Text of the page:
Have you ever noticed how the faster boats are the longer boats (think a rowing team’s racing shell versus a fisherman’s rowboat)?
The same physics that apply to building a fast racing boat apply to the human body moving through the water. The catch-up drill will help you focus on maintaining a long body in the water.
To do the drill, maintain your non-stroking arm in front of you in its initial extended position. Then wait until the stroking arm “catches up” with your extended arm before taking your next stroke.
This effectively slows down your swimming, and allows you to focus on stroking with one arm at a time. But more importantly, it shifts your center of gravity forward a bit to give you a more balanced body position. In addition, it gives you a longer profile more like a racing shell than a barge.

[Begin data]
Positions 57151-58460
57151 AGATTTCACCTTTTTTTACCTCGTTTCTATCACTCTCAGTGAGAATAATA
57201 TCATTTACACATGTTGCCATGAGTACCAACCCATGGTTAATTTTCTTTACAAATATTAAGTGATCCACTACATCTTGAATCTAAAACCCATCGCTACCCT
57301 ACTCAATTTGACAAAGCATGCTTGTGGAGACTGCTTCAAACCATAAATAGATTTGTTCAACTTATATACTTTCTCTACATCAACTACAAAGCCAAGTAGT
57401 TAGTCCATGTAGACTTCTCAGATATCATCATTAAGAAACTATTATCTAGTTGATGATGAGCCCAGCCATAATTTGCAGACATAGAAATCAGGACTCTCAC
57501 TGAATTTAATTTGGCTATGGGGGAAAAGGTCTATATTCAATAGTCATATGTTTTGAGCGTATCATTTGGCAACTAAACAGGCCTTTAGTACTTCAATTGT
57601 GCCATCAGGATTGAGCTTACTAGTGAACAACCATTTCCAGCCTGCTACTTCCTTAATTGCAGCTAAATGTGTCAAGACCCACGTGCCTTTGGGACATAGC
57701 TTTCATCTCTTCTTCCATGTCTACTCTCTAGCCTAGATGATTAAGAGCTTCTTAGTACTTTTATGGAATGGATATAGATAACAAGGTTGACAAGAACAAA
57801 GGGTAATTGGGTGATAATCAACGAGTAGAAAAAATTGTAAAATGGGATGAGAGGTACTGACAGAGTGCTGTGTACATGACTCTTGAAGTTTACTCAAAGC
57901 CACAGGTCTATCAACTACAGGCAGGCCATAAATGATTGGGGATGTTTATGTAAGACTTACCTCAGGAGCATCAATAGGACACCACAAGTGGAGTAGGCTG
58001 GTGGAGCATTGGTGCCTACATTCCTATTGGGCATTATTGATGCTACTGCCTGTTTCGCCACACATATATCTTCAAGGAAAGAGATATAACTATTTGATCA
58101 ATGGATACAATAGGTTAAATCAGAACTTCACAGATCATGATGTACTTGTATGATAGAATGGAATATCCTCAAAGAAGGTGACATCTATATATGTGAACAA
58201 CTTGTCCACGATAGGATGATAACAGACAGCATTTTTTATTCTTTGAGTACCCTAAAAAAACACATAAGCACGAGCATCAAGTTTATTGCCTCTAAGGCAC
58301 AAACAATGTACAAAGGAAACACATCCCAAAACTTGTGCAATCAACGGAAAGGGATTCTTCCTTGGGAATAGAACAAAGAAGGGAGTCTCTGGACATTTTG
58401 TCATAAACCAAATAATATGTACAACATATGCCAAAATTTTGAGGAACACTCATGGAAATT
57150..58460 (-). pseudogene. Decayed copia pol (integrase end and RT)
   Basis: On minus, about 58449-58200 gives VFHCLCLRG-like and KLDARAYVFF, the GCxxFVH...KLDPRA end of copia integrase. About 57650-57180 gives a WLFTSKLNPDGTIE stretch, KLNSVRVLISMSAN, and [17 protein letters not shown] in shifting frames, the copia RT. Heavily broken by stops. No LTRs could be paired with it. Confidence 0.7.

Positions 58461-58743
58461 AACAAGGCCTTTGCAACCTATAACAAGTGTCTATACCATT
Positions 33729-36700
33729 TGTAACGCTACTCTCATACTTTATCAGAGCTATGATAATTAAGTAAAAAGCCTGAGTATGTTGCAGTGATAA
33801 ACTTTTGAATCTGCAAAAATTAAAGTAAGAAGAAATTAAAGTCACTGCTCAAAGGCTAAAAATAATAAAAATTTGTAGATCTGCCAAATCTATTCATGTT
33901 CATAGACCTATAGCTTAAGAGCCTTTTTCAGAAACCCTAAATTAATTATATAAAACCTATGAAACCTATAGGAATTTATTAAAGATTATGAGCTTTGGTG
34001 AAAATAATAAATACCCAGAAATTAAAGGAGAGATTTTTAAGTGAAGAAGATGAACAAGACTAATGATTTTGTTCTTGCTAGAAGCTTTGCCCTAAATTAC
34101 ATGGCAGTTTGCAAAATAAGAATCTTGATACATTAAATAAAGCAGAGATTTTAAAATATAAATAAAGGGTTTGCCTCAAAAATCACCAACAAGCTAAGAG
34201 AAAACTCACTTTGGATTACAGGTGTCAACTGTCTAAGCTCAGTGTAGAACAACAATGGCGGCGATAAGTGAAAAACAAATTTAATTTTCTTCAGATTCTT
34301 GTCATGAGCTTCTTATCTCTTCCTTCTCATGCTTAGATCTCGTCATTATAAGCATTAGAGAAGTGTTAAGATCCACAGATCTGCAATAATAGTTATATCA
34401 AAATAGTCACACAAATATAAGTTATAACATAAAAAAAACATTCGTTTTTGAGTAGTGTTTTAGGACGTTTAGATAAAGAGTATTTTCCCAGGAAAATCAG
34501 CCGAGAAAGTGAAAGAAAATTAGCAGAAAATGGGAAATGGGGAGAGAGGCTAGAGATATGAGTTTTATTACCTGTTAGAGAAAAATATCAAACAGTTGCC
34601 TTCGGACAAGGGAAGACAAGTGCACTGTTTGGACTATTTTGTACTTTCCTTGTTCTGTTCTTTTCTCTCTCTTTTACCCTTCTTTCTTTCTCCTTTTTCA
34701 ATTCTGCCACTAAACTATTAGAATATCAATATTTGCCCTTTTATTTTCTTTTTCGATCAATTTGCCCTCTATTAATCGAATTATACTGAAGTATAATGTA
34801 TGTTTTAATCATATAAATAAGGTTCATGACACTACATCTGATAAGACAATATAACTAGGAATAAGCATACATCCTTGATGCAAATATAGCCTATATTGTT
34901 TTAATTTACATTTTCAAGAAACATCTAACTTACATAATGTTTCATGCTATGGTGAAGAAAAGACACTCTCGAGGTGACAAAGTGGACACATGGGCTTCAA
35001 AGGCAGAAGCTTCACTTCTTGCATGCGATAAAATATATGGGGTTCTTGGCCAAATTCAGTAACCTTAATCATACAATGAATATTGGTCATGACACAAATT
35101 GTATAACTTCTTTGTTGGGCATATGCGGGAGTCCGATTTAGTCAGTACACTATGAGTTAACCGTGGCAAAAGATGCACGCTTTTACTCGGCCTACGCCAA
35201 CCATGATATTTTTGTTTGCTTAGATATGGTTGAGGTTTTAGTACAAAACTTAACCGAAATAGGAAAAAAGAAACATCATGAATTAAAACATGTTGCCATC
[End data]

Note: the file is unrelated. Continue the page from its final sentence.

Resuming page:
For swimmers who have a tendency to rush through the initial extension phase, aim for a ¾ catch-up while swimming at your aerobic base pace to ingrain this longer body position into your new habits.